Eating disorder recovery at Christmas: redefining ‘treat yourself’

FULL ARTICLE

By Nicole Quy, English Literature, Second Year

Trigger warning: mentions of eating disorders and calories

The Croft Magazine // While Christmas is a carefree, festive time for many, Nicole Quy discusses how it can be a more complicated time for those recovering from eating disorders.

Navigating eating disorder recovery, whatever the stage, is ambivalent at best in any season, so it comes as no surprise that during the festive season, a time characterised by a surplus of food, drink and a culture of indulgence, those of us working through our eating disorders may feel more strained than ever. Luxurious Christmas dinners, baking with friends, hot chocolates on cold nights: these are all seasonal rituals that many see as imperative to getting in Christmas spirit but, whilst pro-recovery Instagram accounts may begin to compile well intentioned lists of all the reasons to commit to absolute food freedom, including all the things you could miss out on if not, it's important to remember that any stage of recovery is utterly valid.

The process of recovering from an eating disorder, more specifically a restrictive one, is a tumultuous one | Epigram / Maddy Wheeler

From many years of experience, I know that the process of recovering from an eating disorder, more specifically a restrictive one, is a tumultuous one. Never linear, there is no simple path to complete flexibility around eating, and to set such high expectations can be draining. As the festive season returns in full force after a rather unsociable hiatus in 2020, a propensity to relapse is likely to be on the rise amongst many of us, but there are ways to combat this. Asking friends or family whether you can enjoy activities that don’t revolve around food, such as watching festive films or going for a walk is a great way to avoid discomfort, and, to any of those reading who may know people who are still struggling with eating disorders, please bear with us if we ask for a plan of the day: this can be a great source of anxiety relief for those of us who still have quite figured out the whole intuitive-eating thing.

I want to remind you that you’re doing great, whatever stage you’re at | Epigram / Emily Fromant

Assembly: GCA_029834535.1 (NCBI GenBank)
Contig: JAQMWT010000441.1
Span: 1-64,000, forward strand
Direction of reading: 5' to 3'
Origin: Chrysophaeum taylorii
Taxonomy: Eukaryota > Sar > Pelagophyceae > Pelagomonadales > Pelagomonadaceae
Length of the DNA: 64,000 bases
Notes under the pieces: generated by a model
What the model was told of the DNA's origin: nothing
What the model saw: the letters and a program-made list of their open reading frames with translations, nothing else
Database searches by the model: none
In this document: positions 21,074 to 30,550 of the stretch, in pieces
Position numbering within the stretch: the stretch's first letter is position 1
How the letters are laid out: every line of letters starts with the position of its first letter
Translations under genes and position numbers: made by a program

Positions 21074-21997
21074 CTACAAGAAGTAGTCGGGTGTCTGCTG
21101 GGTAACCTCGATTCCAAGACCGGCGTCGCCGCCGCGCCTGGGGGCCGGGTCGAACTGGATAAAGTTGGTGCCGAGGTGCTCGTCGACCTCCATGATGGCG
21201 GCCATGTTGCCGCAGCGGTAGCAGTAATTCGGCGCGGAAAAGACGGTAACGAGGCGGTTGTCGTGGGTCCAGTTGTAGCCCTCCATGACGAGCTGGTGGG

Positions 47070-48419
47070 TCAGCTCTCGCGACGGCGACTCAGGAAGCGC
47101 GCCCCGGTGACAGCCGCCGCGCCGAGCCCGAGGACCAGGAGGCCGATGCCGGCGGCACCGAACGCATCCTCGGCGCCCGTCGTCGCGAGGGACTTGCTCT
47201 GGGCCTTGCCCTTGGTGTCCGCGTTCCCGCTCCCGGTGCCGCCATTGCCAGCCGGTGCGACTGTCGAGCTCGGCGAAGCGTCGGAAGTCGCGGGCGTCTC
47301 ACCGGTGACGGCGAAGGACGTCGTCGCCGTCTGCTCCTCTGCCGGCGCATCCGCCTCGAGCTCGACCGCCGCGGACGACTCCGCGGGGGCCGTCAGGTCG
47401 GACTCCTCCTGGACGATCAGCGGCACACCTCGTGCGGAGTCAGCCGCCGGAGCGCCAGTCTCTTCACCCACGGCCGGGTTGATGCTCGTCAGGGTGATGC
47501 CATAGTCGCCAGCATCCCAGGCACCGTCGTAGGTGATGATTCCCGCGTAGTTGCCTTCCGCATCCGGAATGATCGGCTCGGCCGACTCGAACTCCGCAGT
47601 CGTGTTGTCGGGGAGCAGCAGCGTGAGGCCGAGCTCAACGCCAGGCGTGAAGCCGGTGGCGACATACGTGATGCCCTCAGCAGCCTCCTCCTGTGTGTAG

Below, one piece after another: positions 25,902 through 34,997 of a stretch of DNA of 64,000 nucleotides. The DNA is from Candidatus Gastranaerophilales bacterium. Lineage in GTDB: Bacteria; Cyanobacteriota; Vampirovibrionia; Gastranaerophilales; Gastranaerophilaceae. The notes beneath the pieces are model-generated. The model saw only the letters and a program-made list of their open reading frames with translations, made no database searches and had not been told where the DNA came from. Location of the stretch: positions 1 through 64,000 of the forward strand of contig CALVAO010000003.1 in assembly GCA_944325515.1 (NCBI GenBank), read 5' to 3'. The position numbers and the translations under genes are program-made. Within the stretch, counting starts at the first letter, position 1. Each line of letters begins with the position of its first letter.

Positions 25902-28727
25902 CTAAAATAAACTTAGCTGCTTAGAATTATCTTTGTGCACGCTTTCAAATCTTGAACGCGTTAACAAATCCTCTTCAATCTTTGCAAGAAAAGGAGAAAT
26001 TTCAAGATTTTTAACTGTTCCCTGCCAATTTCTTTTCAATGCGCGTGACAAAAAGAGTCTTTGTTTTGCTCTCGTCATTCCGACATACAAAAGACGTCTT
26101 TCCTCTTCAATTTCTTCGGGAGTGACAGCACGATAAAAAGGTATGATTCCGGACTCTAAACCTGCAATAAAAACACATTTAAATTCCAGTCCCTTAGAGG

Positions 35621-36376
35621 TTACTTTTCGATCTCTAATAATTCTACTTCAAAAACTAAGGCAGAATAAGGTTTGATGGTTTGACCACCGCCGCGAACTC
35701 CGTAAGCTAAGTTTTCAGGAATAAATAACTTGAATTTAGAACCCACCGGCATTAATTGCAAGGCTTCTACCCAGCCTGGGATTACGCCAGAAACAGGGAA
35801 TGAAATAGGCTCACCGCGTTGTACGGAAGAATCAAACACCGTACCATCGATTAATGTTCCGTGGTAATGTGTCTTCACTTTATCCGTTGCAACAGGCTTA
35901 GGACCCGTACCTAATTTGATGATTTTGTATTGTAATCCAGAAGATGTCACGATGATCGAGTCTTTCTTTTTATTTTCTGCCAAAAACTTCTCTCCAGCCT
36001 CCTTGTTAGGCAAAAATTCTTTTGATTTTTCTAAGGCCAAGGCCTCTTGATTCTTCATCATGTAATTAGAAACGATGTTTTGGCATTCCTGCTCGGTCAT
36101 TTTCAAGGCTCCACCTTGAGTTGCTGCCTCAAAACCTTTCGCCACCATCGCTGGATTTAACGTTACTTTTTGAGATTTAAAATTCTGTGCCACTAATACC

For the idea that Christmas is a time to treat yourself still holds truth: there is just no one definition for what ‘treating yourself’ may mean on a personal scale. The concept of being kind to yourself can still exist in the sphere of angst about recovery, whether this means deleted the infamous MyFitnessPal app or articulating to your loved ones that you might prefer a less intense structure around Christmas dinner- there is no wrong way to manage any overwhelming feelings.

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Of course, there are infinite reasons to begin and stay in recovery that hold merit year-round, and Christmas only adds to that list.  Drinking at the markets, sitting down to a Christmas meal without the apprehension of how to compensate for calories, and trying limited edition festive snacks and drinks: these are all experiences that are far superior to staying home to obey any nagging ED rituals. But the space between this and full recovery is a spectrum, not a void. And so, as I write this sipping my eggnog latte, a drink I could never, and would never have even considered to allow myself for the past five years of the festive season, I want to remind you that you’re doing great, whatever stage you’re at.

If you or someone you know is struggling with an eating disorder, contact Beat on 0808 801 0677. Their helpline is open 365 days a year from 9am–midnight during the week, and 4pm–midnight on weekends and bank holidays, including Christmas and Boxing Day.

Featured Image: Unsplash / S&B Vonlanthen


How are you treating yourself this Christmas? Let us know!

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